Okay, then what is the definition of ‘indigenous’?

According to the United Nations (UN), “Indigenous peoples have in common a historical continuity with a given region prior to colonization and a strong link to their lands. They maintain, at least in part, distinct social, economic and political systems. They have distinct languages, cultures, beliefs and knowledge systems.” [2]

In the ‘Chakma Jaatir Itibrityo (History of the Chakma Nation)’ [page 8] written by Viraj Mohan Dewan, in the ‘Chottogramer Itihash (History of Chittagong)’ [page 31] and the ‘Chakma Jaatir Itihash (History of the Chakma Nation)’ [page 47], both by Mahbubul Alam, we see, “The original homeland of the Chakmas was Champaknagar. But we hear about the (ambiguous) location of 3 to 4 Champaknagars. Among them were Northern Brahma (Shan), ancient Magadha (modern Bihar), Kalabagha (modern Srihattan), ancient Malacca (modern Malaya), Champa in Cochin China and another region along the banks of the ancient Sangpu River (modern Brahmaputra) in the foothills of the Himalayas. There are various theories are now present from ‘Which’ Champaknagar their ancestor Vijayagiri reached Brahmadesh. Many in the Chakma community believe that the Champa Chakma prince Vijaygiri from the Champaran kingdom found in ancient Magadha or near the present-day Bhagalpur in North Bihar reached Brahmadesh with a war campaign and occupied the Arakanese state of Oxadesh or Rowang and never returned to his fatherland.”

Brushing off these words, the nefarious propagandist of politicians argued that since Vijaygiri came to this land from North India, it is not possible to define them as ‘indigenous’. It is important to note here that, according to the UN definition of ‘indigenous’, there is no rule that the ‘first’ people in a particular area will get the title of ‘indigenous’. For example, the semi-nomadic Muslim people of the Tuareg tribe of the Sahel or Sahara region lived mostly from Libya to Algeria, Niger, and Mali. It does not change their ‘indigenousness’. Although there is historical evidence that the Chakmas came to Chittagong in the 14th century during Pegu Emperor Alangchisur’s rapacious and tyrannical reign when the ethnic struggle between two irreconcilable Burmese and Mon populations was at its highest, the account of their association with various historical events in Brahmadesh is clear even five centuries before. Even if one does not want to bring that account into the argument, the written document of the Mughal rights being permanently established over the people living in Chittagong for less than two and a half hundred years can easily be used as clear evidence that the origin of the first Chakma nation dates back to three hundred years, making them the very first people of this region. There is no historical evidence that any people (and certainly not Bengalis) lived in this region at that time. Arab and Turkish merchants started coming to Chittagong in the middle of the 9th century, and Bengalis started coming to Chittagong during the British Raj. In this case, I think it is important to mention one point, that is, the migration of Chakmas in CHT was not a matter of one event. After the fall of Mojambru, the third capital of Brahmo, Chakmas were repeatedly attacked by the ever-powerful Brahmo kingdom, and due to the gradual decrease of their dominance, they gave up their land, escaped, and finally settled on the banks of river Tainchari in Chittagong.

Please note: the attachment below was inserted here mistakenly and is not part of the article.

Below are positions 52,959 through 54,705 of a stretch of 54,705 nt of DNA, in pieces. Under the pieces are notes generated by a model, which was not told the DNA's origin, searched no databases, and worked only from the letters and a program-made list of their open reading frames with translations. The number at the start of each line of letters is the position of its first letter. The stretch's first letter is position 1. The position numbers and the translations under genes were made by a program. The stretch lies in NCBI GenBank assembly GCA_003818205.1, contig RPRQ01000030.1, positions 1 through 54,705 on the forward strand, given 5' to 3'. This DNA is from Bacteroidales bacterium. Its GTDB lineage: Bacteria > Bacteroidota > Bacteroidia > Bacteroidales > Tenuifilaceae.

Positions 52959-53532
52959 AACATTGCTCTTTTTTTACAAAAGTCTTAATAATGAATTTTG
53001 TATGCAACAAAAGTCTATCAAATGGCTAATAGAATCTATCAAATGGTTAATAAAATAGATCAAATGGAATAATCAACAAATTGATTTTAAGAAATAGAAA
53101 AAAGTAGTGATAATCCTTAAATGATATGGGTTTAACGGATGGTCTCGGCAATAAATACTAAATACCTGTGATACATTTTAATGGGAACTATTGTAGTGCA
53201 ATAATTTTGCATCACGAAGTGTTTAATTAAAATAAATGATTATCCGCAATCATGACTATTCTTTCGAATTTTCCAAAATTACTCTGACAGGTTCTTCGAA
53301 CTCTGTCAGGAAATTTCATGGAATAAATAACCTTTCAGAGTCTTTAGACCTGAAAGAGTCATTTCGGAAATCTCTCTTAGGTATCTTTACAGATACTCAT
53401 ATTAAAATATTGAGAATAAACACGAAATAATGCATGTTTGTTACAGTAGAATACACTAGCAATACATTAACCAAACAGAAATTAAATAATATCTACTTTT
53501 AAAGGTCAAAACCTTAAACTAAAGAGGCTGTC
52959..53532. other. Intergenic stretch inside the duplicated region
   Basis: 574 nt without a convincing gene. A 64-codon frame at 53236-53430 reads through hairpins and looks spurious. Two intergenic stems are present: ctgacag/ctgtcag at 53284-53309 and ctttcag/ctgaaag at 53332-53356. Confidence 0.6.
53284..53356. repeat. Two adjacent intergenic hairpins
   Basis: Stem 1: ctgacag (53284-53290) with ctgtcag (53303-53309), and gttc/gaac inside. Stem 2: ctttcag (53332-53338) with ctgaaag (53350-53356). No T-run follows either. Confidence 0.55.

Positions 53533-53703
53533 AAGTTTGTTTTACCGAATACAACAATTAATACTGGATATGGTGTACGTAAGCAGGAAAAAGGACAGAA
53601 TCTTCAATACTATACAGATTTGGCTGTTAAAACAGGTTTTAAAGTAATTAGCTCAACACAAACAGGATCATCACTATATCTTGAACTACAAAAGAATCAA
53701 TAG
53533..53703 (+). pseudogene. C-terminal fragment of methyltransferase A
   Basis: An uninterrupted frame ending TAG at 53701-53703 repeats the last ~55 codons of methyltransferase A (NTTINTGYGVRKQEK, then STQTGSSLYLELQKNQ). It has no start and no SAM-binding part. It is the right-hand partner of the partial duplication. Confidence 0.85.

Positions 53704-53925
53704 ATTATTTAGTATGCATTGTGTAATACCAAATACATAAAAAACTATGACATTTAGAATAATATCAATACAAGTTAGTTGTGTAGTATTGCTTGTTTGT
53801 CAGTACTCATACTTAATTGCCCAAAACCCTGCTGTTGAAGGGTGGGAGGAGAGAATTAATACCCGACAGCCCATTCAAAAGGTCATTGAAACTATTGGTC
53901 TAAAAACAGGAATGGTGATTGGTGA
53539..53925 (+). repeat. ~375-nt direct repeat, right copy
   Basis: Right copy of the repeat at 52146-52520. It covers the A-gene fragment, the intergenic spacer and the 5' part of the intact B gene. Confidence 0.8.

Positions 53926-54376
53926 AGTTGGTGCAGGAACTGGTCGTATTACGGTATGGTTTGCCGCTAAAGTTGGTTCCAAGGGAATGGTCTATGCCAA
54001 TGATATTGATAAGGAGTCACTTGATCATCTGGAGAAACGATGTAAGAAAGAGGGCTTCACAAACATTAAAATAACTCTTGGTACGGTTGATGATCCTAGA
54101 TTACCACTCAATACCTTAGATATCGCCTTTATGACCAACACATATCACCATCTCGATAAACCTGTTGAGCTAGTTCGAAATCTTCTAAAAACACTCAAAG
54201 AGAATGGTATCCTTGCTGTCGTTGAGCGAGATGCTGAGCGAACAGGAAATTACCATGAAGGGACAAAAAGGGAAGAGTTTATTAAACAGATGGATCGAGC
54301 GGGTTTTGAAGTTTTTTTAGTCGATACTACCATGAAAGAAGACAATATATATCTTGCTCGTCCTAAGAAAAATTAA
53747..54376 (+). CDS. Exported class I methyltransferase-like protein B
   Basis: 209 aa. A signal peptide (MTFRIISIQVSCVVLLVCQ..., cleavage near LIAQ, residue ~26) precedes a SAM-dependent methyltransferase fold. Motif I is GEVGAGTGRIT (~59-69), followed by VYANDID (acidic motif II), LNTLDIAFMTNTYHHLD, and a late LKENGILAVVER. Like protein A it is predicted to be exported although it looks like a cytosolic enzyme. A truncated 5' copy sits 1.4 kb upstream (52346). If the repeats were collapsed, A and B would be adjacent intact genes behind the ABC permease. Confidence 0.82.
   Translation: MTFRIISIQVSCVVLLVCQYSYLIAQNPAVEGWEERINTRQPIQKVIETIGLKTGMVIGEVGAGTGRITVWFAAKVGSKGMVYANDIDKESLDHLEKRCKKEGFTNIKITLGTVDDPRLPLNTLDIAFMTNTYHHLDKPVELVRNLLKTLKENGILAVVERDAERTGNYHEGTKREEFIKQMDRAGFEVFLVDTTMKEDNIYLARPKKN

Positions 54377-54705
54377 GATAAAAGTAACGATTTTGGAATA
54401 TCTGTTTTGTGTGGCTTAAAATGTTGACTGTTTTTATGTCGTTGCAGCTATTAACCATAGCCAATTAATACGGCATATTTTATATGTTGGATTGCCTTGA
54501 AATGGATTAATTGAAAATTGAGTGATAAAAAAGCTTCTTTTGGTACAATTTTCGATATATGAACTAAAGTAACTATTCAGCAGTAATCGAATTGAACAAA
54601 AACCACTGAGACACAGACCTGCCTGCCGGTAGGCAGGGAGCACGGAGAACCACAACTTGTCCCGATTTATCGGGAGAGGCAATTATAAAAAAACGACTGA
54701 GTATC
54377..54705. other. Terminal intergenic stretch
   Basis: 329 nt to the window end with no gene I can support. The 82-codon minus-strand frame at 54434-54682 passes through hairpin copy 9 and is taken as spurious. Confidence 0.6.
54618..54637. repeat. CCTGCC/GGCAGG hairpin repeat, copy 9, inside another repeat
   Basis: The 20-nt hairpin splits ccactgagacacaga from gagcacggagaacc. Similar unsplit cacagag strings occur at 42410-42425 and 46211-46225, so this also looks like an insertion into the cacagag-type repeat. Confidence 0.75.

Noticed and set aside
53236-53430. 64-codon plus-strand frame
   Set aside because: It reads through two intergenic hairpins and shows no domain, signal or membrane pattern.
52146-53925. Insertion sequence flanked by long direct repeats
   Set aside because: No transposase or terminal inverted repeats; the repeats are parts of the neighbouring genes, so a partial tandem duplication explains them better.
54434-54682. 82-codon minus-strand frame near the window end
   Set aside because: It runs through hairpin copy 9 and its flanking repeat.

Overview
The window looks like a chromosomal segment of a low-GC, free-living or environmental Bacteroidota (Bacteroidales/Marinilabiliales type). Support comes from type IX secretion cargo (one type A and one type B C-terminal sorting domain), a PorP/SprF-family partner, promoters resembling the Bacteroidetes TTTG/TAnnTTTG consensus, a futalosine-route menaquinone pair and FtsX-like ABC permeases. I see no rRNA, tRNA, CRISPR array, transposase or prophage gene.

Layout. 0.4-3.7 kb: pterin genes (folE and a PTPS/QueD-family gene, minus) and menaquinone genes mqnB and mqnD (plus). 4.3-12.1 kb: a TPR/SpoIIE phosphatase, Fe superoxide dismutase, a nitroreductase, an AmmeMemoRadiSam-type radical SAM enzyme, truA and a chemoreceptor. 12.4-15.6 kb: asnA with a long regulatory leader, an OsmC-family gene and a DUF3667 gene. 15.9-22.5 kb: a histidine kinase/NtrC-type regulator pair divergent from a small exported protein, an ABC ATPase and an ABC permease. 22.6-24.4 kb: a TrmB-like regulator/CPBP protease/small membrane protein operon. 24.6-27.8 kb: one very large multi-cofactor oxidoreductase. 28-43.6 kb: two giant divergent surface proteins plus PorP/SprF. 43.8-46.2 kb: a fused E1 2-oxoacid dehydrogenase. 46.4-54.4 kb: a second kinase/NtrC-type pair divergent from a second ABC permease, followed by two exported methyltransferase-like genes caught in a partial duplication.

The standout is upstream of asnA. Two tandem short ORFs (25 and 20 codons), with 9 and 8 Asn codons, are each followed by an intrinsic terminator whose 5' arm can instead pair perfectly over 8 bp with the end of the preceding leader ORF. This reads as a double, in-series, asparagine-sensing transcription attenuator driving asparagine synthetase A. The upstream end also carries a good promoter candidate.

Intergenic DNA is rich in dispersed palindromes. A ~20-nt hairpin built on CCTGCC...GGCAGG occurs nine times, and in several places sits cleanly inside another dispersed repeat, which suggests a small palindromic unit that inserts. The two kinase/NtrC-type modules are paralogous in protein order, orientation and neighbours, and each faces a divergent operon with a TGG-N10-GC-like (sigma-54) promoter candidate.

Other indigenous communities, including the Munda, Mahali, Malo, Oraon and Santal who live mostly in Rajshahi, Dinajpur, Barishal, Khulna and Jessore districts of Austric speaking Proto-Australoid race, are also the first people of the land. They are the original habitants of Bengal, Odisha and Kalinga of the Indian sub-continent, and lived in this area even before the Aryans (eastern branch of Proto-Indo-Europeans) arrived. [3]

And it is because of their long contact with Bengalis that the Bengali imprints are seen in their language and culture through intergenerational systems. Examples of cultural assimilation, historic interaction, and cultural overlap in its wide ethnographic sense are often used as excuses for dismissing their indigenousness. However, according to ILO Convention 169, indigenous peoples are peoples who have preserved their ethnic and cultural identity living in pre-invasion and pre-colonial areas, anthropologists and historians argue that since the perseverance of culture in modern heterogenous societies by means of both material and nonmaterial aspects can be a complex, circuitous mechanism, it cannot be used as a tool to define the indigenousness of a certain ethnic community. However, despite having such scholarly account of the definition, as mentioned earlier, the notion of cultural assimilation has been used as a tool to dismiss the proposition of recognising ethnic minorities as indigenous communities for ages.

Sometimes, I really wonder how the super-fertile heads of the policy makers of thugs in Bangladesh actually work!

Anyway. So, what are the possible benefits if the 2 million people of Bangladesh cannot be identified as indigenous?

Please allow me to provide the answer.